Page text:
GOING DOWN: The HMAS  Tobruk  leans to the starboard side as it sinks in the waters of Bundaberg.
GOING DOWN: The HMAS Tobruk leans to the starboard side as it sinks in the waters of Bundaberg. Alistair Brightman

Tobruk correction could take 10 years off shipwreck's life

CORRECTING the position of ex-HMAS Tobruk could shorten the shipwreck's lifespan beneath the water by 10 years, a spokesman for the Regional Dive Wreck Advisory Group has revealed.

Tourism operators, the Bundaberg and Fraser Coast councils and the community continue to wait for Birdon, the contractor that scuttled the vessel last month, to submit their report on whether the ship's positioning should be righted.

Scott Rowe, spokesman for the advisory group, said it was unclear on what would happen with the wreck.

"If they right it, there's risks and costs involved and there could be insurance issues but I'd be surprised if taxpayers were left further out of pocket," he said.

"It could deteriorate and shut down up to 10 years earlier because when a super structure is damaged, it can shorten its life span.

"When you start mucking around with the vessels when they go to right it they could warp it, bend it or snap it in half and that would increase the speed of it breaking down."

The wreck is expected to bring a surge of tourists to the region and boost the local economy by up to $5million per year.

Mr Rowe revealed if the ship is left in its current position, work would need to be carried out on the vessel to allow more light inside, possibly delaying when dives could start.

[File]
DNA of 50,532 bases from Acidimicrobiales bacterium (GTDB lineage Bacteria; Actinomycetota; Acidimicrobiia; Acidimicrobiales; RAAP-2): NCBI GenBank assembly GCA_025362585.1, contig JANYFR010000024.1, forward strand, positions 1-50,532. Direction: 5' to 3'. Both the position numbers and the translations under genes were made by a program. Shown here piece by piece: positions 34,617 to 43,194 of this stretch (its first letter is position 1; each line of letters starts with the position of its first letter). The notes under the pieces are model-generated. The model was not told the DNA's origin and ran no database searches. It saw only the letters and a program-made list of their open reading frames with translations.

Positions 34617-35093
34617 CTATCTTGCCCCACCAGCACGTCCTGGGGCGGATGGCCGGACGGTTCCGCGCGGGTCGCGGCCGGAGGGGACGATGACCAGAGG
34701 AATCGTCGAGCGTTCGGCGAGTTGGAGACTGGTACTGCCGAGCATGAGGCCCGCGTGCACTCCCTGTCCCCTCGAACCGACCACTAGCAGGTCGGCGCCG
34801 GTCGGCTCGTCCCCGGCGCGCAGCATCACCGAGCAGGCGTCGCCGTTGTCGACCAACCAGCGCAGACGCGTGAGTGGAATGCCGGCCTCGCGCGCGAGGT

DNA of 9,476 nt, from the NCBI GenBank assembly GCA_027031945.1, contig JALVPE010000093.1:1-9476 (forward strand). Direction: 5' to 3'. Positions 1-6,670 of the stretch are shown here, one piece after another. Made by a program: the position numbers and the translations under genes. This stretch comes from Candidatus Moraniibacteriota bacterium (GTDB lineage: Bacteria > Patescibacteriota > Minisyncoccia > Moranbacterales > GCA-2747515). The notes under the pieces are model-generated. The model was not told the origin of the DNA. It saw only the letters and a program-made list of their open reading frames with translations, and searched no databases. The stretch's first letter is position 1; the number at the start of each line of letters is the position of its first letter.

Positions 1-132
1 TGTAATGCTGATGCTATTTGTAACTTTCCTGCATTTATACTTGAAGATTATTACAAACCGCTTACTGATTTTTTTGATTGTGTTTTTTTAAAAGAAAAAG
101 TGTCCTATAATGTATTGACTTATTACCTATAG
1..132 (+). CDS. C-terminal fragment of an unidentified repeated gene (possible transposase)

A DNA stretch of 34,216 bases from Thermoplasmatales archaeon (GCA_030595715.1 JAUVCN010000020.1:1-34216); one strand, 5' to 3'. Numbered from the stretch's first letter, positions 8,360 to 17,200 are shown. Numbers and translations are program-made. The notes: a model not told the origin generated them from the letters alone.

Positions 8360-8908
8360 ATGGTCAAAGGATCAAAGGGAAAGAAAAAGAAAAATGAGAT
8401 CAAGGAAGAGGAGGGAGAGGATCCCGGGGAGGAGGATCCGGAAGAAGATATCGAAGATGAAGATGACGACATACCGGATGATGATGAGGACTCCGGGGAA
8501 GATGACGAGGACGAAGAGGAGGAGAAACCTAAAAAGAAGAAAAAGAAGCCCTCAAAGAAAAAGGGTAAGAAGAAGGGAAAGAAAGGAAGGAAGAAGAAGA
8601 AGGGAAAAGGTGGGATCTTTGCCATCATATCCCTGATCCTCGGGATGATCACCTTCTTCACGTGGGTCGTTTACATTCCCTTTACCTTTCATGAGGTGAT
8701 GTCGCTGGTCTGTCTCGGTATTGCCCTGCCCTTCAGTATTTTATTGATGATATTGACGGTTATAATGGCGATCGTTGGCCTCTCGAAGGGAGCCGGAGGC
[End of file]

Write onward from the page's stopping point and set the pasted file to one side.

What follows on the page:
In the final minutes of its scuttling on June 29, the vessel began to roll when it filled with water too quickly and eventually came to rest on its starboard side.

Strict requirements in the scuttling contract outlined the ex-HMAS Tobruk must settle on the seabed with its structural integrity maintained and it must be in an upright position in the correct location, depth and orientation.

Birdon's post-scuttling report will assess the best way forward to maximise dive opportunities.

Mr Rowe said he believes the tourism industry would not be impacted regardless of what decision is made.

"With the Tobruk, the ideal scenario was that it would sit flat," he said.

"Having said that, I can see big advantages and disadvantages."

"The beauty of the Tobruk is that it's a mirror image of itself so what's on the starboard side is also on the port side so you're really losing nothing," he said.

"It's a landing vessel so it opens both sides and that's why everyone fought so hard for it to be scuttled."